Michael: That was crazy. The reviews and recognition were incredible.

Bill: It was awesome, I mean, we liked it and that’s what you want to do.

Michael: Yeah just make an album that you’re proud of and hope that other people like it too.

Zach: We didn’t know what to think. We were putting this out and thinking ‘are country radio in the US going to accept us into this club basically?’

Well you guys have had a lot of hype for the live show for years. I know Rolling Stone had put you as a band to watch at Austin City Limits…

Michael: Yeah that was cool!

What is it that sets your live show apart from a lot of acts?

Zach: It’s badass!

Michael: For us live is kind of the most important thing to be good at and we just try to bring a high energy and entertaining show. We have a big band, there’s nine of us on stage, so we carry background singers to try and fill it out and they’re incredible. People spend their hard earned money to come to the show and we want them to really get a full deal and great experience. That’s what we’re all about.

Cool. Going back to the UK tour. How aware are bands in America at the moment of how big the country scene is growing in Europe and the UK in particular?

Bill: Very!

Michael: Yeah we are starting to hear a lot more. A lot of our friends are coming over here and people are starting to talk about it. Everyone is having great experiences. You see the crowd and the pictures and videos and we’re just really starting to come to a point where if you wanna make that jump then people are just going for it. People like Kip Moore and Blackberry Smoke it’s cool to see them just keep coming back.

We spoke to Kip earlier this year and he was saying that the risk for you guys can be quite big really as there’s not much to gain but a big risk…

Michael: Yeah but it’s a long term thing.

Zach: You’ve gotta invest.

Well, for you guys, this show tonight has been moved to a bigger venue due to demand so that’s got to be a good sign?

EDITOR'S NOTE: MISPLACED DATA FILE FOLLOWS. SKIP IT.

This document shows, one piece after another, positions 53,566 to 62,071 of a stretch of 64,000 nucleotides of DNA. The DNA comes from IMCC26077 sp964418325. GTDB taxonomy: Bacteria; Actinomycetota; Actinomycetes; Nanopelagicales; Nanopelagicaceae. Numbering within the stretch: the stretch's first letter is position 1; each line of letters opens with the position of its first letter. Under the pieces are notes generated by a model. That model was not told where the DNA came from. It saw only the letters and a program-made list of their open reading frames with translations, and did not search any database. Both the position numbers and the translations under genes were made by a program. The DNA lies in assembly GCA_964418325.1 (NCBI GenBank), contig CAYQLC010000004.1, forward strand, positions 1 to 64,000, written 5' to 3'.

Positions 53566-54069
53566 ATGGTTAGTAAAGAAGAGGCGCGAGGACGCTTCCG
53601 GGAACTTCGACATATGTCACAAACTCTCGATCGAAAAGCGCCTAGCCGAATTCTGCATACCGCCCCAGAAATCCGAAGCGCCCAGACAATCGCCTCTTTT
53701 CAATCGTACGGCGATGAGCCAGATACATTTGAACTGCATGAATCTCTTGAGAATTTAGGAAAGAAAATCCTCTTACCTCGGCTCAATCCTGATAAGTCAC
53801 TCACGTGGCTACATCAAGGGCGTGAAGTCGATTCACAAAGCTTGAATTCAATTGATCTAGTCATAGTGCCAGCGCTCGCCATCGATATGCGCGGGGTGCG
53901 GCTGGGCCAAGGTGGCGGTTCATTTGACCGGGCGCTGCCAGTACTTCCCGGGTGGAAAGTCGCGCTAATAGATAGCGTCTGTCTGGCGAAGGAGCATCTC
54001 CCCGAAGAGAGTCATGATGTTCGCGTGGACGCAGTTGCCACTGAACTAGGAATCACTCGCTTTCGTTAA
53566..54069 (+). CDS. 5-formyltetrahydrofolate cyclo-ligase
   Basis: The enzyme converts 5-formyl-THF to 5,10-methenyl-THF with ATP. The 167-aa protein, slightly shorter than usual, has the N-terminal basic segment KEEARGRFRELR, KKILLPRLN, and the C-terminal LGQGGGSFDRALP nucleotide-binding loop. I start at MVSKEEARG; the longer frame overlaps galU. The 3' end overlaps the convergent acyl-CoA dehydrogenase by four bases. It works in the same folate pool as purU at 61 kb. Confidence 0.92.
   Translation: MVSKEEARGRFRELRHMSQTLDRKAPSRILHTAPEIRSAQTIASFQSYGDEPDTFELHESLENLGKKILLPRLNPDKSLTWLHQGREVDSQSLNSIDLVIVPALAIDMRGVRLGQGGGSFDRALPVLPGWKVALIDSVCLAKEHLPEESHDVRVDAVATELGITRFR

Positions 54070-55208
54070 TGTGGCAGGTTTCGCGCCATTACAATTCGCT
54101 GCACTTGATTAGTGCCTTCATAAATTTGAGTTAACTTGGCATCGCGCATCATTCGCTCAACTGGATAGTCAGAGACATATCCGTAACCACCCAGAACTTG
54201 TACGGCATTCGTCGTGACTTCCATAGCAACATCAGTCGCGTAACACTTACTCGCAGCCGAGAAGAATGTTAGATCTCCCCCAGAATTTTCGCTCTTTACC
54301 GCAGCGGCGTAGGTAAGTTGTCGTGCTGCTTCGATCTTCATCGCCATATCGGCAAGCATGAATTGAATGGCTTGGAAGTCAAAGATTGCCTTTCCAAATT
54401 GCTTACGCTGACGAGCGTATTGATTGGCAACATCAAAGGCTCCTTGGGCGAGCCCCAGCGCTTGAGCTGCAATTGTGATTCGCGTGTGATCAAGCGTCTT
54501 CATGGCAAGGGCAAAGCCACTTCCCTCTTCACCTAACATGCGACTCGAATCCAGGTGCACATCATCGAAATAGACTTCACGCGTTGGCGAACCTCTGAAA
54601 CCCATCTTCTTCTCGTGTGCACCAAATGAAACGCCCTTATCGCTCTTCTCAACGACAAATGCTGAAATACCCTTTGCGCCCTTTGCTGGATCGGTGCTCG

Zach: Yeah!

Michael: It’s always good to hear!

Well instead of going to a smaller venue!

Michael: Oh… we moved it down!

Graham: Just an acoustic show on the street!

So the album has had some really good reviews and it’s probably a lot harder and rockier than a lot of stuff that’s come out of Nashville recently. Do you think that the country scene is turning a corner now with people like yourselves and Brothers Osborne?

Michael: I think it’s definitely becoming more accepted in giving bands like that a lane to have a career and success. I definitely think the door is opening and a lot of bands before us helped pave that way.

Bill: I think there are a lot of great young artists out there making their own kind of music and the artistry is amazing. With Maren Morris, Brothers Osborne and Thomas Rhett they’re all creating their own sounds, it’s all happening simultaneously and they’re all writing great songs. It’s definitely a great scene going on.

So have you guys got any plans for the follow up to Southernality?

Michael: Yeah we just started recording last week. We cut two songs before coming over here and when we get home we’ll continue to shuffle through that.

So there should be something in 2017?

Michael: Yeah absolutely.

Zach: We’re going to play a few new ones tonight too.

And do you think you’ll get back over here next year?

Michael: We’re hoping to get back next year that’s the plan. Once we get done with the album we’ll do what we’ve gotta do to come back and try to keep it going.

It’s surprising now seeing all of these bands that are coming over. Even four or five years a go we wouldn’t get people coming here. It’s really cool for us in the UK. I suppose you guys might translate a lot easier than some bands as you do have those British influences.

Zach: Yeah and it’s cool to hear how people listen to music over here; the fact that people notice those types of things and are listening to the album as a whole as a piece of art. I’m not saying that people don’t do that in the US but you can feel that people take listening to music a lot more seriously.

It’s interesting that you say that as a lot of acts say that when they come over the fans seem to listen more intently to the lyrics and music…

Zach: Yeah exactly that!

Sometimes it does lead those uncomfortable moments where it goes silent between songs and the band are left thinking “are they just being respectful or is this sh*t?!”


Michael: It’s a respect thing!

Zach: We just try and drown out silence! Somebody make some feedback!

So the plans for 2017 then is it just record the album and tour?

Michael: Finish the album, get out on the road in the States then plan another trip back here. We’re always on the road so we’ll pretty much stay that way!